In February of 2005, we were ready to add another dog to our family. We found Wolfie quite by accident in our local shelter. He was named “Max” then and we were told he was “not adoptable.” He had been turned in by his owner at 12 months old and, in the 30 days he had been in the shelter, had failed to come out of the back of his kennel. He wanted no human contact. His owner had gotten him as a pup, left him alone for 12 hours a day and then punished him severely for chewing and messing in the house. When he dropped him off at the shelter, he told the staff that he was: “Probably not adoptable and pretty useless.”
I had never seen a White Shepherd and actively campaigned against one. Ron had grown up with one and thank goodness he prevailed. I met “Max” and it was love at first sight. He was cowering under the directors desk and when I went to pet him, he shook and backed away. My sister in law is a vet, and was with me. I asked her what she thought and I have never forgotten what she said. “If you want to save him for the sake of saving him, I understand, but he will never be the dog of your dreams.” Before you get mad at Jess, please know that she is and always has been one of Wolfie’s biggest supporters; she just didn’t want to see me get hurt. For the record, he is and always has been the dog of my dreams.
We brought Max home and would lasso him to take him out to go potty. He would hide between our bed and the wall and it broke my heart. This went on for several weeks with very little progress. I began searching for anyone who might know more about a White Shepherd than I did, I was desperate to help him. I found Echo Dogs on the web and contacted the first name listed in my area. Angel Nowak answered and she will forever be “Wolfie’s Angel.” She told me that I should change his name and enroll him in class. I tried to explain that I couldn’t really even touch him, but she insisted and also offered to take him and find me another dog if we couldn’t work it out. Imagine, he wasn’t even an “Echo Dogs Dog” and she was willing to go that far, I was very impressed!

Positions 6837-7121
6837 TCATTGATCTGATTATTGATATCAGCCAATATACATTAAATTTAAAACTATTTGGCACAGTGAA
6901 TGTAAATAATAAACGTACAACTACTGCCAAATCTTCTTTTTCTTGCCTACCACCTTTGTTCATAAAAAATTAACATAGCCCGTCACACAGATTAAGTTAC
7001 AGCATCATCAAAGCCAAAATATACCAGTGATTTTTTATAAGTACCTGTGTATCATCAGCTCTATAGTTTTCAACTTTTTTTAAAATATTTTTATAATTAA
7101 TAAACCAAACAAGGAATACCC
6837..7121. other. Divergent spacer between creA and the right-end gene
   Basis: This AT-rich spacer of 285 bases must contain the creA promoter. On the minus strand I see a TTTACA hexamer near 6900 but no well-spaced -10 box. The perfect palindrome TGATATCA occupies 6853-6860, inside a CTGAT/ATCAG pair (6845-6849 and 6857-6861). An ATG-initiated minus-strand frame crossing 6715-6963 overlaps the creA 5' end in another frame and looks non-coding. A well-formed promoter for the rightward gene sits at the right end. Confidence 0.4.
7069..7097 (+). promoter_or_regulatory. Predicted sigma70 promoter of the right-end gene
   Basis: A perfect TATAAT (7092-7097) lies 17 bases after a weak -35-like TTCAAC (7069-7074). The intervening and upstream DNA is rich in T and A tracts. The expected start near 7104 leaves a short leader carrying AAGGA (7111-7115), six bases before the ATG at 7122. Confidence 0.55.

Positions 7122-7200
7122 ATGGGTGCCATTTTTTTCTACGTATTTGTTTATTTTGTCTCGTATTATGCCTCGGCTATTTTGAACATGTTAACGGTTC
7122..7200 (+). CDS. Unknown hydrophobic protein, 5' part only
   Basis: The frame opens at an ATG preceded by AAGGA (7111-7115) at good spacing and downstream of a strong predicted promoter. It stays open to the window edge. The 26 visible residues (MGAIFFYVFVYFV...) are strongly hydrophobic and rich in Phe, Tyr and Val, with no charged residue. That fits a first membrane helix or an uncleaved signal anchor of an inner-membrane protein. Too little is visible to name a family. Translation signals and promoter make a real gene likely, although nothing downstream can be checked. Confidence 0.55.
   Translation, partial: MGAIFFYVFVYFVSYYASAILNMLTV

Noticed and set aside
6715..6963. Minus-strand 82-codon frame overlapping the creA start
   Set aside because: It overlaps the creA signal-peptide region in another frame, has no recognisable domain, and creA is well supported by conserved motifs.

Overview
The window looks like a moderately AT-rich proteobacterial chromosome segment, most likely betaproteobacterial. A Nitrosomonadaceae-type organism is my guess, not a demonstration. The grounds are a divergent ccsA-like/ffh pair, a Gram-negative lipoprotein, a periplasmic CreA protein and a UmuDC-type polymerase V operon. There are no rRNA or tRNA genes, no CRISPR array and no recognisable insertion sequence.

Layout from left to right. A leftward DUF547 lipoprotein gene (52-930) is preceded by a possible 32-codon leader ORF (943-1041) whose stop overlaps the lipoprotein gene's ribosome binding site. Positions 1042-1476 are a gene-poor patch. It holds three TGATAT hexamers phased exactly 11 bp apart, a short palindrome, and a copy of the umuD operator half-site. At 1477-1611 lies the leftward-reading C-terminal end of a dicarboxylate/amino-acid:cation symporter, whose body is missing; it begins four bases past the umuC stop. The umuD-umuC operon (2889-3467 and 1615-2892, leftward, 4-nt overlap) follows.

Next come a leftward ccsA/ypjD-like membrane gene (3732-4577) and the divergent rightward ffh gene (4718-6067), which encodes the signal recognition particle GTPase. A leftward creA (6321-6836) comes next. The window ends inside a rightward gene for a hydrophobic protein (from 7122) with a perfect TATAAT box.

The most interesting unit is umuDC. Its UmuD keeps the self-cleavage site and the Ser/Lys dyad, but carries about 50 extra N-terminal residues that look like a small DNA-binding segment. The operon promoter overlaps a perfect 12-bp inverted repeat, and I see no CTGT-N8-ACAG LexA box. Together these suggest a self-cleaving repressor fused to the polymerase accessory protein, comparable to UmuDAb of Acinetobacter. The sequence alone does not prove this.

We enrolled in obedience class. It took us 45 minutes to get in the door the first night. Slowly, we began to see the confidence and a relationship began to form. It was slow, but the progress was there, and besides, I was so in love with him, that I literally would have done anything for him. He was still terrified of Ron, but he and I were joined at the hip.
We added a second White Shepherd that July and Sheena worked miracles with Wolfie. He began to play and have fun, and slowly, he and Ron were becoming friends. He continued to take classes and continued his journey to wholeness. We became foster parents for Echo Dogs and then found positive training. My dogs have been in classes almost non stop for 4 years. I am a trainer myself now and there is always a White Shepherd or two at all of my classes.
I am a rescue person. I have had rescued animals all of my life. We have had over 50 foster dogs and rescue is my passion. The show world was something that I took a rather dim view of. I didn’t understand what the draw was and felt like the show world looked down on rescue dogs. I could not have been more wrong! In my duties as a dog trainer I work at a facility with many breeders. I began to watch and listen, and slowly, I began to understand. I was curious and my friends were more than willing to help me learn. Wolfie and I began taking classes and even private lessons. White Shepherd breeders like Jean Reeves and Scarlett Sanders helped me find the right equipment and helped with the finer points of how to show and groom a White Shepherd.